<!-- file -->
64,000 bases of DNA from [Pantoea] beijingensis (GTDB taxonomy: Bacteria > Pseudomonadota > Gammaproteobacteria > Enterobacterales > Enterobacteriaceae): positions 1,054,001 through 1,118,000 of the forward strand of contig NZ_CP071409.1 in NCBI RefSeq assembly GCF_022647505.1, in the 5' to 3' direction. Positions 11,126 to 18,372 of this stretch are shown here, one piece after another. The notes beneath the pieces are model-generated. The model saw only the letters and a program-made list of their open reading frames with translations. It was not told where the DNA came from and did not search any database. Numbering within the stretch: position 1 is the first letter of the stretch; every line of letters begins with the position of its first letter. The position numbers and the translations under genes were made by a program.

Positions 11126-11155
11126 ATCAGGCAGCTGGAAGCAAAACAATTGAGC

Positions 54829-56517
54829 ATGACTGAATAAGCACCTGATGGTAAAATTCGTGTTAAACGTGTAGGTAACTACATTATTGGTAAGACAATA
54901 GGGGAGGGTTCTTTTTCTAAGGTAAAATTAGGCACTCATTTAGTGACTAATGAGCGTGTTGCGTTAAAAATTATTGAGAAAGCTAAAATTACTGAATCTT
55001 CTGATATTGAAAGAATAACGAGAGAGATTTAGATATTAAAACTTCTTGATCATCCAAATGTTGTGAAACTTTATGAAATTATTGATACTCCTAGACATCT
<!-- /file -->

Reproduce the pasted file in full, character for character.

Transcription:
64,000 bases of DNA from [Pantoea] beijingensis (GTDB taxonomy: Bacteria > Pseudomonadota > Gammaproteobacteria > Enterobacterales > Enterobacteriaceae): positions 1,054,001 through 1,118,000 of the forward strand of contig NZ_CP071409.1 in NCBI RefSeq assembly GCF_022647505.1, in the 5' to 3' direction. Positions 11,126 to 18,372 of this stretch are shown here, one piece after another. The notes beneath the pieces are model-generated. The model saw only the letters and a program-made list of their open reading frames with translations. It was not told where the DNA came from and did not search any database. Numbering within the stretch: position 1 is the first letter of the stretch; every line of letters begins with the position of its first letter. The position numbers and the translations under genes were made by a program.

Positions 11126-11155
11126 ATCAGGCAGCTGGAAGCAAAACAATTGAGC

Positions 54829-56517
54829 ATGACTGAATAAGCACCTGATGGTAAAATTCGTGTTAAACGTGTAGGTAACTACATTATTGGTAAGACAATA
54901 GGGGAGGGTTCTTTTTCTAAGGTAAAATTAGGCACTCATTTAGTGACTAATGAGCGTGTTGCGTTAAAAATTATTGAGAAAGCTAAAATTACTGAATCTT
55001 CTGATATTGAAAGAATAACGAGAGAGATTTAGATATTAAAACTTCTTGATCATCCAAATGTTGTGAAACTTTATGAAATTATTGATACTCCTAGACATCT